Given the decentralized nature of many universities, implementation of trade controls can be challenging. Even when central authorities are committed to compliance, it can be challenging to engage every department and academic. Implementation of controls must account for this dynamic.
At the institutional level, the institute should have a policy, tools, and training in place which accounts for the relevant range of trade control issues. This should cover export controls, sanctions compliance, vetting and cybersecurity controls. Increasingly, this toolset will be wrapped into a single internal compliance program (ICP) for the institute. In 2021, the EU published guidance on ICPs in such environments. A key element of any successful ICP is buy-in from the top level.

  • Export controls: A key focus for universities and research institutes should be in identifying exports of technology that fall within the scope of export controls. This process may include building an overall picture of the work and technology which is held across university departments. It may also include reviewing research agreements which involve a foreign partner to identify technology transfer elements. When a transfer is likely to involve export controls, the university must have a system to seek relevant authorization and track the transfer such that the transfer can be audited.
  • Sanctions: Universities must know if they are dealing with a sanctioned actor. This is true not only in relation to potential commercial partners from overseas, but also in relation to donors and students. If the university is dealing with a party on a sanctions list, regardless of the nature of the relationship, a systematic review should be undertaken to understand what risks—compliance and otherwise (i.e., reputational)—are involved in dealing with the sanctioned party.
  • Vetting: Many countries now implement vetting controls on inbound students and staff from overseas. However, in addition to this process, universities should know whether a visitor to the campus is sanctioned or otherwise connected to programs of concern. This does not necessarily mean that the visit should not be allowed to proceed, but it may mean that steps are taken to ensure that technology transfer does not take place during the visit, for example.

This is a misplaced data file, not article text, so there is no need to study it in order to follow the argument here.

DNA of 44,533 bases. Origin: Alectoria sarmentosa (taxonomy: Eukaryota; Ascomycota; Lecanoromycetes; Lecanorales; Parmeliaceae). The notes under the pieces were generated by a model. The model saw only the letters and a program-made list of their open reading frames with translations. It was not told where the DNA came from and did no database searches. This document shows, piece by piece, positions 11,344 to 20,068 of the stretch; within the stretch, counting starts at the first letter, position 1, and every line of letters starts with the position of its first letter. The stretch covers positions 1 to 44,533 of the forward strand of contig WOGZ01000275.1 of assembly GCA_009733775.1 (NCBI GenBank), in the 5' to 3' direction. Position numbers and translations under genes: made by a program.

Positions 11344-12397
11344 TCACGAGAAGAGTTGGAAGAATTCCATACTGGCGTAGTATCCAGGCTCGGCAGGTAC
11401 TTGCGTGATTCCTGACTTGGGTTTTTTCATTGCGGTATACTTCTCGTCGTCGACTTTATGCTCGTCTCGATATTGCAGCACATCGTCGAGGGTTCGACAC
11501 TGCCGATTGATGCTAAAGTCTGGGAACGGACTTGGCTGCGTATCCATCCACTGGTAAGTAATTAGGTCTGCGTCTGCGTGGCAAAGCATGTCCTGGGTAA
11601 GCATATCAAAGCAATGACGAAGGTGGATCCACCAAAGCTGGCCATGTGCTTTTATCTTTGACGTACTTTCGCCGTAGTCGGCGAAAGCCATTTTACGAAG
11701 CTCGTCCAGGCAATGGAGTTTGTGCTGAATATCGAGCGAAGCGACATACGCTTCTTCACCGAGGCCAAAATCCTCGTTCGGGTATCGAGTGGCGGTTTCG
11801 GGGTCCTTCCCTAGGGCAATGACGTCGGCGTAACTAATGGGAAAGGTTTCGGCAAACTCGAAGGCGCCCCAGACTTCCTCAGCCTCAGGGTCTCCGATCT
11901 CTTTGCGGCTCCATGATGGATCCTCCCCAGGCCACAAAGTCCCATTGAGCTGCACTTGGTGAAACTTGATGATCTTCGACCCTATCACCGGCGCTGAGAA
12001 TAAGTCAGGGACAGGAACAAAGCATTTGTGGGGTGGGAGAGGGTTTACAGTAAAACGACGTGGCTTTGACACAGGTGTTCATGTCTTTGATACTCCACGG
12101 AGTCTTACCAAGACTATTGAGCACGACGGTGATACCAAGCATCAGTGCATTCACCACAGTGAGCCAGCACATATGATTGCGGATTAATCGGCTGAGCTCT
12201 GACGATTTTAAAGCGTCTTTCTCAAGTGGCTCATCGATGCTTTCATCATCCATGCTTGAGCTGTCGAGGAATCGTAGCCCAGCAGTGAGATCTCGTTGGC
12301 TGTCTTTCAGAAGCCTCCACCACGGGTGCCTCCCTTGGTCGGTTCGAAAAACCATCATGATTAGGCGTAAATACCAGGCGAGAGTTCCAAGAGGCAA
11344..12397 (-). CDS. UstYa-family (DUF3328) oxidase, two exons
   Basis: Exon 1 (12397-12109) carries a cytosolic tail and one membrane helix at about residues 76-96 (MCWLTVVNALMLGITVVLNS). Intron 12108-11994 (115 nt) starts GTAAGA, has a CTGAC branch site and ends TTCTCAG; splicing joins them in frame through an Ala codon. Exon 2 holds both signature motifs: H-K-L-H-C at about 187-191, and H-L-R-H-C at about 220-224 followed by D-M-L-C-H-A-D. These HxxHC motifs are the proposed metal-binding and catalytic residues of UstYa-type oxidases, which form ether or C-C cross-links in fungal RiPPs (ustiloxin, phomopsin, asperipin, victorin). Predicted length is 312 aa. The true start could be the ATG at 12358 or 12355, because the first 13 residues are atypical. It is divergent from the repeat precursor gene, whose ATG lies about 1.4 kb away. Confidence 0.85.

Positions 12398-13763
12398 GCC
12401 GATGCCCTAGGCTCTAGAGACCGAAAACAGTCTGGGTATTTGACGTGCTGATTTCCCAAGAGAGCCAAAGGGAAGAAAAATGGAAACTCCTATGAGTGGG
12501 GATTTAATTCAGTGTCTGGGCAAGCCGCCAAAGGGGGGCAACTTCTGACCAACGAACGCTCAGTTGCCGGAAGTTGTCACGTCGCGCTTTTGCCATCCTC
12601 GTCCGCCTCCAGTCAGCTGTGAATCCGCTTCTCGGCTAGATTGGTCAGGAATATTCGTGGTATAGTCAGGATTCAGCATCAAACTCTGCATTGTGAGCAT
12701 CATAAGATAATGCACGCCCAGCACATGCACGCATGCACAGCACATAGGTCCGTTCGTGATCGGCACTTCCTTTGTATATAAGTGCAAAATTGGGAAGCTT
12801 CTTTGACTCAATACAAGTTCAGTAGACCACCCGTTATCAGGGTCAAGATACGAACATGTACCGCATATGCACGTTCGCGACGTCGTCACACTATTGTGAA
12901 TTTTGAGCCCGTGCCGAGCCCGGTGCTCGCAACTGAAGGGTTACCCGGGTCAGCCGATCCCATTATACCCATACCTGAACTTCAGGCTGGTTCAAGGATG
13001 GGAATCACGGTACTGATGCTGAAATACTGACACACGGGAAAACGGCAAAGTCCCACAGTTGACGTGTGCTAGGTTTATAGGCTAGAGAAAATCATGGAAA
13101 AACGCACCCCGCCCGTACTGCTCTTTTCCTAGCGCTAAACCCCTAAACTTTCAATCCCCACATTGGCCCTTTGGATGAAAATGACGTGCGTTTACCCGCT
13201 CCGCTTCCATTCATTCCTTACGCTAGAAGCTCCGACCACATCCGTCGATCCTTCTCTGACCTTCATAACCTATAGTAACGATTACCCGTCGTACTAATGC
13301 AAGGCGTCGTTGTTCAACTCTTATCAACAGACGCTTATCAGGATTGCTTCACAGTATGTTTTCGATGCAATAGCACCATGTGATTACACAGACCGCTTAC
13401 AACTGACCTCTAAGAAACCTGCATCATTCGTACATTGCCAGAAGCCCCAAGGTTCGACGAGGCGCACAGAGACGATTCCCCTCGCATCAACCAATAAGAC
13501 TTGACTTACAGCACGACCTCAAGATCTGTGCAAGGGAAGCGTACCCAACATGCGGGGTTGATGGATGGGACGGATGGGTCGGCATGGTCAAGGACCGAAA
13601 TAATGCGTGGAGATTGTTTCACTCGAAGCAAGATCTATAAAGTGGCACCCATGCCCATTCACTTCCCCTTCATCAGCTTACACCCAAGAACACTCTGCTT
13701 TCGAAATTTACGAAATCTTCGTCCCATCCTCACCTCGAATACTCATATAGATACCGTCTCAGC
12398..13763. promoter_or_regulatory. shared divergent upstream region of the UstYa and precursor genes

• Cybersecurity: Universities should undertake cybersecurity risk assessments to identify technology that is at particular risk from nefarious cyber actors and should take additional steps to safeguard this technology. This can mean instituting a general approach to cybersecurity for all staff and students but also having silos within the university where additional safeguards are added. From a user’s perspective, this should include enabling two factor authentication and discouraging the use of third-party IT accounts and services (such as Dropbox). From a university infrastructure perspective, the university must provide secure storage and data transmission tools. Use of managed services such as Office 365 can be a robust alternative to on-premises infrastructure offerings, not least because Office 365 can meet relevant IT security standards such as NIST 800.

The key challenge for universities is engaging departments and individual academics in implementation of controls. Adoption of a policy on controls at the upper-administrative level alone is not enough. The goal should be to ensure that neither the university at large nor individual academics violate the policy. At minimum, universities should implement a training and awareness-raising program to ensure that individual academics are aware of the controls. This program should be documented. This documentation is necessary because in the case that a transgression should occur, the university should be able to demonstrate that the academic was aware of the controls but did not comply with them. In practice, central authorities should work hand in hand with individual departments and academics to ensure controls are adhered to by all parties involved. To this end, the university should leverage key touch points, such as research grant approval processes, to identify new international cooperation areas that could be affected by controls.


  • Universities and research institutes are important holders of technology and providers of technical assistance. They must implement effective trade controls in a way that is both effective and that does not harm their overall mission as centers of education and research.
  • It can be challenging to implement such controls in universities because of the decentralized nature of many institutions. At the institutional level, universities should, at minimum institute a police and training program. This program should cover export controls, sanctions screening, vetting, and cybersecurity.


EU Guidance on internal compliance programmes for dual-use trade controls under Council Regulation.